General Motors said it plans to reduce water intensity of its operations by 35% by 2035, compared to a 2010 baseline, which could result in enough savings to fill about 4,254 Olympic-sized swimming pools.

The automaker has also signed the CEO Water Mandate – a UN Global Compact initiative – joining other global business leaders to address key challenges around water security and further aligning to the UN Sustainable Development Goals.

"The CEO Water Mandate will help us accelerate our water stewardship goals and contribute to the UN SDGs," said Kristen Siemen, GM's chief sustainability officer. "As we continue to drive efficiencies in our own manufacturing, we will also work with other endorsing companies to establish, implement and advocate for water stewardship practices that promote corporate water management that benefit people, our communities and our environment."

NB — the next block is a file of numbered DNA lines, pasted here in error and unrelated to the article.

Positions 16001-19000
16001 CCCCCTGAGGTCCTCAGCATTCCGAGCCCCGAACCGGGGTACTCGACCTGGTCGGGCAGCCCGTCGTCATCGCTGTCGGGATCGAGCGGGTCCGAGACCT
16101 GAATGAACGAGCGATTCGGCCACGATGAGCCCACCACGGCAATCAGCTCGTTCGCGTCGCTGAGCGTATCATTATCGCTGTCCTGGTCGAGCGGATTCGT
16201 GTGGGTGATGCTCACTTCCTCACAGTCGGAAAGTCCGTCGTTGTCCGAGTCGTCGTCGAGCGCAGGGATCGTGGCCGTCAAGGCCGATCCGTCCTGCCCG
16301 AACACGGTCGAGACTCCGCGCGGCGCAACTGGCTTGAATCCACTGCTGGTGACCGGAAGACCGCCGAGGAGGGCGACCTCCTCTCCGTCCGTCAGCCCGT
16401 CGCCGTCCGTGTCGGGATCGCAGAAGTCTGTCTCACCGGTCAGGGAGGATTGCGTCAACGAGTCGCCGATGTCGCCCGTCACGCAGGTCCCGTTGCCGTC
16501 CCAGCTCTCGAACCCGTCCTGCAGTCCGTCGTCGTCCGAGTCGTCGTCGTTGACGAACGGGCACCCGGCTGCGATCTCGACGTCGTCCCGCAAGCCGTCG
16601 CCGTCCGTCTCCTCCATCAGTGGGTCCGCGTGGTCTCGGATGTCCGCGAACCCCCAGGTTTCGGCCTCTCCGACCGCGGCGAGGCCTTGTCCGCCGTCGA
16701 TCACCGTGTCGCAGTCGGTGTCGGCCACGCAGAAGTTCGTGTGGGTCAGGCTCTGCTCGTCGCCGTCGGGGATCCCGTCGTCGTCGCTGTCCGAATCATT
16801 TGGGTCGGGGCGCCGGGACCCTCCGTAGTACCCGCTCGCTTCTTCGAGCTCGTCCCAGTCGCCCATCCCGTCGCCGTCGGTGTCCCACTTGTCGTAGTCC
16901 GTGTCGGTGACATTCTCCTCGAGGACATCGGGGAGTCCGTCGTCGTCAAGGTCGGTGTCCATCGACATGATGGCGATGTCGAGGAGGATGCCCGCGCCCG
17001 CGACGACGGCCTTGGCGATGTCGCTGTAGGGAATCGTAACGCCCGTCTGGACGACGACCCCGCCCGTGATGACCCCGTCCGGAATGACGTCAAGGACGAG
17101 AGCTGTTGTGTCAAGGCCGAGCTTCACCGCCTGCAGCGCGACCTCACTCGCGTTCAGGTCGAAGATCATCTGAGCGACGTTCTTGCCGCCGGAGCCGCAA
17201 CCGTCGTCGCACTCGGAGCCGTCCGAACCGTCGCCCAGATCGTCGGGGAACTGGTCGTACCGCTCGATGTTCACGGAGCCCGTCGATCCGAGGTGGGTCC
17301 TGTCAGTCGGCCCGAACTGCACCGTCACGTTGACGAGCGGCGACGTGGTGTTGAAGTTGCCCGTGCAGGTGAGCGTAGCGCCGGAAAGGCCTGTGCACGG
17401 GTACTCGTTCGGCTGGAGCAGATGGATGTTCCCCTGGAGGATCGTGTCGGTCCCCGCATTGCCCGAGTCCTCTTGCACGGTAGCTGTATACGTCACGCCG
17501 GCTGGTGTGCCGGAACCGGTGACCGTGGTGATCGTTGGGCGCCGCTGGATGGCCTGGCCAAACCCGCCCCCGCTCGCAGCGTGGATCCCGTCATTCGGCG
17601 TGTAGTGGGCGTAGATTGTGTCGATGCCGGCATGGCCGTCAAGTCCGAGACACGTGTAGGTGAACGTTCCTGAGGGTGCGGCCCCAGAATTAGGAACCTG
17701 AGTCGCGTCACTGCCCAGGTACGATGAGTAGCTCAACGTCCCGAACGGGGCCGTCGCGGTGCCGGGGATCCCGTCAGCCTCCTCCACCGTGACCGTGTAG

The automaker will map its water progress and achievements against the mandate's six core commitment areas: Direct Operations; Supply Chain and Watershed Management; Collective Action; Public Policy; Community Engagement; and Transparency.

While GM's operations are not water intensive, water is required for some manufacturing processes. The company is committed to using water responsibly and efficiently, especially in water-stressed regions.

In 2020, GM's global water stewardship and management practices were recognised by the CDP on its Water A-List. CDP is a nonprofit organisation that sets the standard for global disclosures for investors, companies, cities, states and regions to manage their environmental impacts. GM will continue to take action and find innovative ways to preserve water quality and conservation across its operations, supply chain and manufacturing communities.